I’d be surprised to come across someone who hadn’t heard the term “low T”. There are “low T” centers popping up all over the country and you hear advertisements targeted toward men about boosting their “T” on TV, radio, and billboards. I’m talking about the epidemic of low testosterone that seems to be sweeping the nation. Men everywhere are experiencing fatigue, depression, weight gain, loss of strength, and decreased sexual drive and function. Advertisements would make one think that it is normal for an aging man to experience these symptoms due to diminishing testosterone levels and that corrective treatment is the only option. However, it may be very common these days—and being seen at younger and younger ages—but it is not normal, and there many different approaches to this issue.
Conventional medical treatment for low testosterone is hormone replacement therapy, which could be anything from pills, patches, creams, or injections. Physicians are even utilizing “pellet therapy” where testosterone pellets are being implanted under the skin. All these methods are attempting to replace a hormone that the body is struggling to make itself. Using these synthetic hormones may alleviate symptoms in some but they do not fix the underlying problem. Rather, they create imbalances in the body, and can lead to unwanted side effects. To understand this epidemic and how best to approach treatment we have to look at what may be causing low testosterone. There are three driving factors that can drastically affect testosterone levels.
The first aspect we need to look at is whether or not we are giving our body enough raw materials to make testosterone and other sex hormones. Sex hormones are made from cholesterol and if we do not eat enough dietary cholesterol our body simply cannot make sex hormones. Further, if we eat low quality or damaged cholesterol (like we get from animal products that are not from grass fed, or pastured animals) we are going to get not-so-functional testosterone. If you have read my other blog posts you know that I advocate a high fat, high cholesterol diet made up of high quality grass fed animal products, thus giving your body the materials it needs to make sex hormones, among many other benefits.
Secondly, just giving your body enough healthy cholesterol to make sex hormones may not be enough in some cases. There is another factor that can affect sex hormone production--stress. Most of the body’s testosterone is produced in the testes, but a fair amount is made in the adrenal glands. The adrenal glands do many other things as well, one of them being that they secrete the stress hormone cortisol, which requires cholesterol. When cholesterol is available, our adrenal glands can convert it to a molecule called pregnenolone. Pregnenolone is then taken and made into either cortisol or dehydroepiandrosterone, or DHEA. DHEA is the precursor to our sex hormones. Our adrenal glands respond to demand. Therefore, if we become chronically stressed, a majority of our pregnenolone will get converted into cortisol and very little will get converted into sex hormones. For some reason, testosterone production seems to be dramatically affected by this phenomenon which is called “The Pregnenolone Steal.” Chronic stress can have a major affect on hormone production, but it isn’t even the main player in our low testeosterone epidemic.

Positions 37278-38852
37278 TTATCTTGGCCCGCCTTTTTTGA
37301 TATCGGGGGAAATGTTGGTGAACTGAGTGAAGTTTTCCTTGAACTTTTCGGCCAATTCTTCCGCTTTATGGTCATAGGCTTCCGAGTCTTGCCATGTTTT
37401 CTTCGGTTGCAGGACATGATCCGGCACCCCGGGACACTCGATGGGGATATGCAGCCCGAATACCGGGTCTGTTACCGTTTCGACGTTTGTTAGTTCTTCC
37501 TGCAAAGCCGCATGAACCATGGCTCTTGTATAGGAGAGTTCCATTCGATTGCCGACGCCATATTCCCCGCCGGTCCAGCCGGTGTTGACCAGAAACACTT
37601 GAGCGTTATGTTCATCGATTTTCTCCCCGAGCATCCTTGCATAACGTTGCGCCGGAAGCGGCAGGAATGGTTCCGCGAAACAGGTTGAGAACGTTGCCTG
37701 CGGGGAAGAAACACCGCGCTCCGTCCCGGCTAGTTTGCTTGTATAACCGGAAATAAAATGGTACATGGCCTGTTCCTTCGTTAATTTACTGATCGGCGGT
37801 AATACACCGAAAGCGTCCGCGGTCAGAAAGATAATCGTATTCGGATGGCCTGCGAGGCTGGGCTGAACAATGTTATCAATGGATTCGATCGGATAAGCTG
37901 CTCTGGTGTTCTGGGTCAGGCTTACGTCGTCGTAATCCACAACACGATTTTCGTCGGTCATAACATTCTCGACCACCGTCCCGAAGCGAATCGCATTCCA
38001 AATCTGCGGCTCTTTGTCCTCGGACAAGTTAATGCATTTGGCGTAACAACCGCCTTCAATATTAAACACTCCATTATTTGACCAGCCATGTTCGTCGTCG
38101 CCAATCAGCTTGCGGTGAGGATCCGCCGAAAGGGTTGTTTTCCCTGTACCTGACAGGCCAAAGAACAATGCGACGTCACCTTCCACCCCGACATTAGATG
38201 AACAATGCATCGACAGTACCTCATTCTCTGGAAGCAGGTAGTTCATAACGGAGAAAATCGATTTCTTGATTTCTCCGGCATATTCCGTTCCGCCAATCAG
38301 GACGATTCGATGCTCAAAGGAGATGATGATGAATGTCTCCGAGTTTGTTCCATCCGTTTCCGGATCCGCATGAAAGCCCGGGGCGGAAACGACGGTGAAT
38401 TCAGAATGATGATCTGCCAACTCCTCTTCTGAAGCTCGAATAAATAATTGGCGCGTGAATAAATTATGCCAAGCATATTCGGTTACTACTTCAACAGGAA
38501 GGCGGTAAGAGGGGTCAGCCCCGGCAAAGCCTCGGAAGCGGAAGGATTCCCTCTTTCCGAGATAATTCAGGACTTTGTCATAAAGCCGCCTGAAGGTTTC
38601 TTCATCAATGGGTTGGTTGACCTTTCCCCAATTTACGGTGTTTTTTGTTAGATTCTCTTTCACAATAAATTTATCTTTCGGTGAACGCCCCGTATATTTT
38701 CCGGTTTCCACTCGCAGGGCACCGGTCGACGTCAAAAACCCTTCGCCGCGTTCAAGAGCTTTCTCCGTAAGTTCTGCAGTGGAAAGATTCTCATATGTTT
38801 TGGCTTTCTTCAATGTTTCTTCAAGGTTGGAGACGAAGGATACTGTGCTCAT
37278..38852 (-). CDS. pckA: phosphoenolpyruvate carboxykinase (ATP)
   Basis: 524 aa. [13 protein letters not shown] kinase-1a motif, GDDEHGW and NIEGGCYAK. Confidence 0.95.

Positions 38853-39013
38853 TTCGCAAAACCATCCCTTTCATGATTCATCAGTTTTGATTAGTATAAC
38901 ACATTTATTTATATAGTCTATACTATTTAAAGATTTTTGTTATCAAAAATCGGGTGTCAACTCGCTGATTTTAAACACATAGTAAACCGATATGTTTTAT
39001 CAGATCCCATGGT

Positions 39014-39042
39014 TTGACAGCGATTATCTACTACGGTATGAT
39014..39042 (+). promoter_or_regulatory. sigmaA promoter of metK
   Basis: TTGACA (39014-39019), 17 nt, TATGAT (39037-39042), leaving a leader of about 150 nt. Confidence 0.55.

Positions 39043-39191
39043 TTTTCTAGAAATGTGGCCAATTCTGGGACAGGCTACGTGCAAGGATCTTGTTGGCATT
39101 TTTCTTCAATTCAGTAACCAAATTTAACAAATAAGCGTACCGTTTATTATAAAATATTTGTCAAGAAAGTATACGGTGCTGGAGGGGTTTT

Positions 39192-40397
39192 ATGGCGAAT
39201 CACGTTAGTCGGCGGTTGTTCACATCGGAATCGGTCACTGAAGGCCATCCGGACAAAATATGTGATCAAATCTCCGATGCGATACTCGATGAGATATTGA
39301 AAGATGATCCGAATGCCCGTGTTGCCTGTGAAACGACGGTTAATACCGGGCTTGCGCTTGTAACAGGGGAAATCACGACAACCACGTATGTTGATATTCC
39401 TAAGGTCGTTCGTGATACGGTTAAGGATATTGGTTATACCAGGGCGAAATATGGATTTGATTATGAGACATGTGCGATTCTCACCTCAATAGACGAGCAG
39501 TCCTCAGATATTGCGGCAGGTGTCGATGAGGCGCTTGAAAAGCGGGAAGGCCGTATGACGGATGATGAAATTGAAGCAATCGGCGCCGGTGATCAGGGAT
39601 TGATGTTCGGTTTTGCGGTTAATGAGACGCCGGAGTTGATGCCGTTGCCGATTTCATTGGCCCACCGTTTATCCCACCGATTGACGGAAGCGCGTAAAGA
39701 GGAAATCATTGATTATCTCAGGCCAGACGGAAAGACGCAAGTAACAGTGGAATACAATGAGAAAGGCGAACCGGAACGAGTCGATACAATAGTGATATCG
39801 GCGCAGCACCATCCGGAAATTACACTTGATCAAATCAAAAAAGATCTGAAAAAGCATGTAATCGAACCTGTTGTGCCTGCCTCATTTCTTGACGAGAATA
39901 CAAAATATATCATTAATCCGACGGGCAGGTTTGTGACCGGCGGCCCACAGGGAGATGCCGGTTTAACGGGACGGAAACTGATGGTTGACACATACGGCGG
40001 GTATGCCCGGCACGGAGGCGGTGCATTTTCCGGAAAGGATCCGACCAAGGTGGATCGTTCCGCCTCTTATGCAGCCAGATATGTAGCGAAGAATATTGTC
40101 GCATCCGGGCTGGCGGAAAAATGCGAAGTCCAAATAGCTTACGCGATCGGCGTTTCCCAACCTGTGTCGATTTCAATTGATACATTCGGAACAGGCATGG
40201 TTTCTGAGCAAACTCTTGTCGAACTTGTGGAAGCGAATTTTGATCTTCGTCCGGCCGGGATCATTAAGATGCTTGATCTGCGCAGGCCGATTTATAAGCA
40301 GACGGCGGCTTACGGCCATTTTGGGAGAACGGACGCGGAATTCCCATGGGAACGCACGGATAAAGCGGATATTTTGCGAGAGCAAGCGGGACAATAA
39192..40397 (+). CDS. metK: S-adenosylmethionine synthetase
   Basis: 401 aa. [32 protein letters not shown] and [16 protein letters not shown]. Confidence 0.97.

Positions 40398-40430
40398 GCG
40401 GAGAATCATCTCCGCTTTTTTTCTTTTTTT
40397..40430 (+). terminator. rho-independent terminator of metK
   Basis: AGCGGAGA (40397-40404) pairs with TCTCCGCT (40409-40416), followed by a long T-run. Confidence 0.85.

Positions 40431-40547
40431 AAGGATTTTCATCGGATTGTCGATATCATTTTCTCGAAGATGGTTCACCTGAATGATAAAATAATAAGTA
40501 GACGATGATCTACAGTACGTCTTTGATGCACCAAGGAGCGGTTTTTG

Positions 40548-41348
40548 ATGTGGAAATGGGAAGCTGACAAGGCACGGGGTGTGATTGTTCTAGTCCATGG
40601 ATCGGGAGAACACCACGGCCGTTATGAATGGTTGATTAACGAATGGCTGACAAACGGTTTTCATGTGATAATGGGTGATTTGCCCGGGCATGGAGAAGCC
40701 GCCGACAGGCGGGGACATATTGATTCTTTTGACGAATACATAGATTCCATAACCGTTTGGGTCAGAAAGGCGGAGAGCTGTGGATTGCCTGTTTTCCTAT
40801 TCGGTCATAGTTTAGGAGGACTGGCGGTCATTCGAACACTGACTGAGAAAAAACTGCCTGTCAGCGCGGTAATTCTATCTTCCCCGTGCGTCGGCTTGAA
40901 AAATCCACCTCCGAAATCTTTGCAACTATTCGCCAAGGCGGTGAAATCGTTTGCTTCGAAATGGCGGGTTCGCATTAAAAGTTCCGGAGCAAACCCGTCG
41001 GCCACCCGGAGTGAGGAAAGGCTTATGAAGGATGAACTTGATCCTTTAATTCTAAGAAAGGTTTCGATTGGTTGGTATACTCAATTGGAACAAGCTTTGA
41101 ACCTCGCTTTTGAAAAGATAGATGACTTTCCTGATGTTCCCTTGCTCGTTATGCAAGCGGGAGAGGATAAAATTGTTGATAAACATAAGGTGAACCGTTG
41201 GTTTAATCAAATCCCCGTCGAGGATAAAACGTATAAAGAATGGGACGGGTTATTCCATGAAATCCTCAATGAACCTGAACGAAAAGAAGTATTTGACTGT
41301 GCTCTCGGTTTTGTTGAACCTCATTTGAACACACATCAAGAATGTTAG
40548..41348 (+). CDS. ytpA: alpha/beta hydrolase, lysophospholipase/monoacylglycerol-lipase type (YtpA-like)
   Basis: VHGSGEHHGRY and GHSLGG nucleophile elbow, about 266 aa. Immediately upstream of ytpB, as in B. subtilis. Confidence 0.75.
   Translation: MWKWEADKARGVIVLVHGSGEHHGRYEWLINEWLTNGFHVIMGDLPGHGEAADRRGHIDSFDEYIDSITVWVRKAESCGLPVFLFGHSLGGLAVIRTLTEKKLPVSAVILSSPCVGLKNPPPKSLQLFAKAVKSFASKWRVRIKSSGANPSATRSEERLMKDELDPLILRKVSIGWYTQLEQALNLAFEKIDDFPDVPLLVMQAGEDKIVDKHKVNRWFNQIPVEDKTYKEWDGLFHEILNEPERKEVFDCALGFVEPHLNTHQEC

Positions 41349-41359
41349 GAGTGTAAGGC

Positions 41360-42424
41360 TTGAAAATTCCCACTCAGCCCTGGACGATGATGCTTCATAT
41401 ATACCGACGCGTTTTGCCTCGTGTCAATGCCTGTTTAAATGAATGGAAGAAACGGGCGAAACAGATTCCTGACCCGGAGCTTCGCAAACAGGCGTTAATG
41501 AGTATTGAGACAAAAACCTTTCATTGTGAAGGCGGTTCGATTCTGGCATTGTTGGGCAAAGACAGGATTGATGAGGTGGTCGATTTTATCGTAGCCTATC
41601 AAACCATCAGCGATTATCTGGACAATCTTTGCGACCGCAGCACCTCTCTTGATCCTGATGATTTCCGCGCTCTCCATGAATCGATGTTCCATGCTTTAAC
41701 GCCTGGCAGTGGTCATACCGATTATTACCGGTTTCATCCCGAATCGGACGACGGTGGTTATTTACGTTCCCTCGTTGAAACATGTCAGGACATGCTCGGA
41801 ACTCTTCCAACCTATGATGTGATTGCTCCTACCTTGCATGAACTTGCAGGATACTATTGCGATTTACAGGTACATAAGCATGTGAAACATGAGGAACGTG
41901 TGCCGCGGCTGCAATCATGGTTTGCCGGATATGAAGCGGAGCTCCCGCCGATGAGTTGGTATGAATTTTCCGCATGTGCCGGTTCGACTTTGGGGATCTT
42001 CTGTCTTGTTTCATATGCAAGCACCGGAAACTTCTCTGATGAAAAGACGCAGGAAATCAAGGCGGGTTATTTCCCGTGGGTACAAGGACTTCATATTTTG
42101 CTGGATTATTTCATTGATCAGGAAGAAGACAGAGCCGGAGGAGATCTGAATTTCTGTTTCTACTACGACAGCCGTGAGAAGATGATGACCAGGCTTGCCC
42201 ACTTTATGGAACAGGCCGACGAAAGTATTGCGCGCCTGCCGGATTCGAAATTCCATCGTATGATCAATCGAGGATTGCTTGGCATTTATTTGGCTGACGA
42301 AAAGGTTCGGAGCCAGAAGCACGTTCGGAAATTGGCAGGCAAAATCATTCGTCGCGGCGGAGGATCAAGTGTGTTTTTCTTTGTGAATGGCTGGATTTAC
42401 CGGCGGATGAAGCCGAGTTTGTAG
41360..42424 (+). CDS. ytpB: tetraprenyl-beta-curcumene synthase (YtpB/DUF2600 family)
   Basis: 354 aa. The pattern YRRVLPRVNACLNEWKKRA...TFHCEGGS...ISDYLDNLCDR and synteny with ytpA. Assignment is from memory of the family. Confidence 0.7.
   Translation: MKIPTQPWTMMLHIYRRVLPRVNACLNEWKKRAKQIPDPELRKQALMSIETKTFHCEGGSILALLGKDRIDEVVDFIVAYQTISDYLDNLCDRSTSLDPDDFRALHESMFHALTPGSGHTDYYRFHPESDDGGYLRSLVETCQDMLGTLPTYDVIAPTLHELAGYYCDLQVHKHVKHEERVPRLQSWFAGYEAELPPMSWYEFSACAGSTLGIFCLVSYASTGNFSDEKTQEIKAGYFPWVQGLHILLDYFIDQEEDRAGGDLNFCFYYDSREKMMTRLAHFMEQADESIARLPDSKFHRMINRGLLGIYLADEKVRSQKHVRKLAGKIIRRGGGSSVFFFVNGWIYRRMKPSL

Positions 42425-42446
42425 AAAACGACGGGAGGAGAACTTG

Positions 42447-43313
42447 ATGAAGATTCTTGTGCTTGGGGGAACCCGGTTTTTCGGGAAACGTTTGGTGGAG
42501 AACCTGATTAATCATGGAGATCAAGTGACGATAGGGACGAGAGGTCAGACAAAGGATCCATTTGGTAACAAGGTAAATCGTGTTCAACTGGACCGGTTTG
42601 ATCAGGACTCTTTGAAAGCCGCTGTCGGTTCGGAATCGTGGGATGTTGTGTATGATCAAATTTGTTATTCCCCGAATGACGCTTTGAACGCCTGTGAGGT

The third and final factor driving low testosterone is actually overexposure to estrogen, more specifically, what are known as “xenoestrogens,” or toxic estrogens. Xenoestrogens have been shown to cause decreased libido, weight gain, and male breast tissue. The most common sources of these xenoestrogens are plastics, sunscreens, chemicals, and foods such as flaxseeds, and soybeans. If you think you don’t get exposed to any of these things, think again. Plastics have infiltrated our lives including our food supply. In addition to the sunscreen you put on your body, just swimming in the ocean or a pool will expose you to all the washed off sunscreen others are wearing, and soy is one of the most common ingredients in processed foods. With our high exposure to these xenoestrogens we have to wonder whether many men with symptoms of low testosterone actually have low testosterone or if they have high xenoestrogen exposure. If you are someone who has tried testosterone replacement therapy and not had the best results, then low testosterone may not be your issue.
So what can we do about these factors that are driving our “low T” epidemic? Eating high quality grass fed animal products is a good place to start. As is improving your stress management skills, avoiding and/or detoxifying xenoestrogens, so you can restore your natural balance of testosterone with other hormones. In our functional medicine program at Balance Wellspace, we can help you with this approach by guiding you nutritionally, helping you detoxify your body and reduce stress through modalities such as, Stress Relief Therapy, Far-Infrared Sauna, and Frequency Specific Microcurrent. Preventing hormone imbalances and getting to the root cause of a hormone imbalance is one of the most important things we can do as we age for lasting vitality and wellness.
Stay healthy out there!
Dr. Stephen Hussey is a board certified Chiropractor and Functional Medicine practitioner who lives in Roanoke, VA. He is director of Functional Medicine at Balance Wellspace where he specializes in managing chronic conditionssuch as Diabetes, Thyroid Disorders, Autoimmune Diseases, Heart Disease, Weight Loss, Fibromyalgia, Chronic Fatigue Syndrome, Asthma, High Blood Pressure, Allergies, Liver Disease, Migraines, and many more.